Of course, the Democrats are squawking. McCain and Bush are daring to call their charge—that Bush deliberately lied about intelligence—for the Big Lie that it is. The Democrats still argue that there needs to be an investigation of whether the administration lied about prewar intelligence. But, as the White House points out, the Senate Intelligence Committee, the Silberman-Robb commission, and Lord Butler in Britain have conducted such investigations and have found no manipulation of intelligence—and that the raw intelligence that leading members of the administration had at the time but members of Congress did not was even more alarming than what members of Congress had.

Go back, if we must, to 2002 and 2003. What we knew then was that (a) Saddam Hussein's regime had developed weapons of mass destruction—chemical and biological weapons and the beginnings of a nuclear weapons program—in the past, (b) that regime had used such weapons against its own people, and (c) that regime had refused over a long time to cooperate with the U.N. inspection program. Even apart from the intelligence reports indicating that WMD programs were continuing, it would have been grossly irresponsible for any U.S. government to have assumed that they had stopped. What kind of intelligence could we have obtained, in those circumstances, that would have convinced us that they had stopped? The failure of U.N. inspectors to find WMD programs? But they could easily be hidden, and the actions of regime operatives suggested they were hiding something. Statements by top-level defectors or regime members that the programs were not ongoing? Any intelligence analyst would have to assume that these might be disinformation. Statements by Saddam himself? Come on.

The Democrats are trying to relitigate the prewar intelligence issue in the hopes of delegitimizing this administration. But in delegitimizing the administration, they also tend to delegitimize the efforts of the U.S. government, including military personnel, in Iraq and generally in the war against Islamic terrorism. To the extent they delegitimize the United States, they are hurting the cause of freedom for millions of people. I do not say the Democrats are being unpatriotic, a word they seem fixated on. So far as I am aware, no responsible Republican has charged that they are unpatriotic; John McCain refused Bob Schieffer's invitation to do so. But I do say this: The Democrats who are peddling the Big Lie of "Bush lied" are doing so either (a) deliberately to injure the cause of the United States and of freedom in the world or, as I think, (b) with reckless disregard of whether they injure the cause of the United States and of freedom in the world. What they are doing may suit their political needs, but it hurts our country.

I'll leave the last word to Fred Hiatt, editorial-page editor of the Washington Post, who seems to take a similar view in his column today.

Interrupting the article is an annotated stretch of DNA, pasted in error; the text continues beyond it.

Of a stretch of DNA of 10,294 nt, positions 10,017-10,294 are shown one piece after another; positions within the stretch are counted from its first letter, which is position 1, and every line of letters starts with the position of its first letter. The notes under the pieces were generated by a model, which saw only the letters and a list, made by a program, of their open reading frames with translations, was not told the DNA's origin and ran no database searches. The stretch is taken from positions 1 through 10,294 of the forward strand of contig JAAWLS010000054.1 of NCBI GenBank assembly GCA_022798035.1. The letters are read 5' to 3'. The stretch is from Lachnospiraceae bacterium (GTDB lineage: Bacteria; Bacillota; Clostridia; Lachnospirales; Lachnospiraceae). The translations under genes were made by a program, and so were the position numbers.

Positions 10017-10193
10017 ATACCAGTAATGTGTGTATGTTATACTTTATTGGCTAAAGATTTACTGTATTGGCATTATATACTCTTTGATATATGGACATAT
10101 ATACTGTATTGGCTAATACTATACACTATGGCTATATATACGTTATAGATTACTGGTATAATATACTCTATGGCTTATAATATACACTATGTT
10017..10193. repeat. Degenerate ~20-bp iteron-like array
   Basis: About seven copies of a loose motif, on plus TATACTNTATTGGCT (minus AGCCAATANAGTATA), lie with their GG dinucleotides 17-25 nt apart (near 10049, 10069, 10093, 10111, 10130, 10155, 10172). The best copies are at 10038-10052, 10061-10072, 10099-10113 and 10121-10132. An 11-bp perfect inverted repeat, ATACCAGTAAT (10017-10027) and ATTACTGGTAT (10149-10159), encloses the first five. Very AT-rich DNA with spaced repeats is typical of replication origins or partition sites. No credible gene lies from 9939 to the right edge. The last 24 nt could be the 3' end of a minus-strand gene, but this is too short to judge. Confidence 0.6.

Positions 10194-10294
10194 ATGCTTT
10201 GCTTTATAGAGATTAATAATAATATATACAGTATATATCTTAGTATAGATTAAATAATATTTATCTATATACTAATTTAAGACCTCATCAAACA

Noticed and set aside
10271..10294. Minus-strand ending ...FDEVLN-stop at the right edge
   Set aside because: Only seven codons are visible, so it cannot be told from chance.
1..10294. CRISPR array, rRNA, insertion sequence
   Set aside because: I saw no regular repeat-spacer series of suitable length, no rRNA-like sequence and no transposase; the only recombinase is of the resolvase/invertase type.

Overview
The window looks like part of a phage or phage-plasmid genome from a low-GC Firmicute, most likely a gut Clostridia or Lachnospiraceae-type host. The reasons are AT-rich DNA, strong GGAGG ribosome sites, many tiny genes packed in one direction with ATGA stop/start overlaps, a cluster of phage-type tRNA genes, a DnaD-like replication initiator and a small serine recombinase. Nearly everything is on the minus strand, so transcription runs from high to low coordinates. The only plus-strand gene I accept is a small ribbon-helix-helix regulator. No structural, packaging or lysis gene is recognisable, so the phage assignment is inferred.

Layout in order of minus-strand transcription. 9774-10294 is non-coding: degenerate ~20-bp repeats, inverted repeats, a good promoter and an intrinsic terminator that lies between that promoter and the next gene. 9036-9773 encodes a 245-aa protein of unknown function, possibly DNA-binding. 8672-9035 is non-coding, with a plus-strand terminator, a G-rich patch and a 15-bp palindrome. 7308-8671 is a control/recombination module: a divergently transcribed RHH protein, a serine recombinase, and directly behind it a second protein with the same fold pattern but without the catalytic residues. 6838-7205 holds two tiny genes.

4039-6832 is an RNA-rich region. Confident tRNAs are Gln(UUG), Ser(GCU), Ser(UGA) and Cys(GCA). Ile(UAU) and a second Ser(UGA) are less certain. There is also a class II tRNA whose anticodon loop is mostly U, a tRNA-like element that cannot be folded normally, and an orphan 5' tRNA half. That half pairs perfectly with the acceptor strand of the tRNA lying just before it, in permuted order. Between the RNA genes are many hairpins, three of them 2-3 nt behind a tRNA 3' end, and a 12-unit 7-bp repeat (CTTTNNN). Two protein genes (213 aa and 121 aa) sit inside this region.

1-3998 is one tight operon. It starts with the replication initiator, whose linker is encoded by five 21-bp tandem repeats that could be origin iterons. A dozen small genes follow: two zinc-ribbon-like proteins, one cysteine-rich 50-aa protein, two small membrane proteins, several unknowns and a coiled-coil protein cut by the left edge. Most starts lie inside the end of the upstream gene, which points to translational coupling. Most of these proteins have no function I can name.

"'Those aren't irrelevant questions [about prewar intelligence],' says Sen. Joe Lieberman (D-Conn.). 'But the more they dominate the public debate, the harder it is to sustain public support for the war.'

"What Lieberman doesn't say is that many Democrats would view such an outcome as an advantage. Their focus on 2002 is a way to further undercut President Bush, and Bush's war, without taking the risk of offering an alternative strategy–to satisfy their withdraw-now constituents without being accountable for a withdraw-now position.

"Many of them understand that dwindling public support could force the United States into a self-defeating position, and that defeat in Iraq would be disastrous for the United States as well as for [Iraqi Vice President Adel Abdul] Mahdi and his countrymen. But the taste of political blood as Bush weakens, combined with their embarrassment at having supported the war in the first place, seems to override that understanding."

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BARONE'S LATEST
Hard America, Soft America: Competition vs. Coddling and the Battle for the Nation's Future  

America is divided into two camps, according to U.S. News and World Reports writer and Fox commentator Michael Barone. No, not Red and Blue, though one suspects Barone may taint the two groups in the hues of the 2000 presidential election. Barone's divided America is one part Hard, one part Soft. Hard America is steeled by the competition and accountability of the free market, while Soft America is the product of public school and government largesse. Inspired by the notion that America produces incompetent 18 year olds and remarkably competent 30 year olds, Barone embarks on a breezy 162-page commentary that will spark mostly huzzahs from the right and jeers from the left. Sales help fund JWR.

JWR contributor Michael Barone is a columnist at U.S. News & World Report. Comment by clicking here.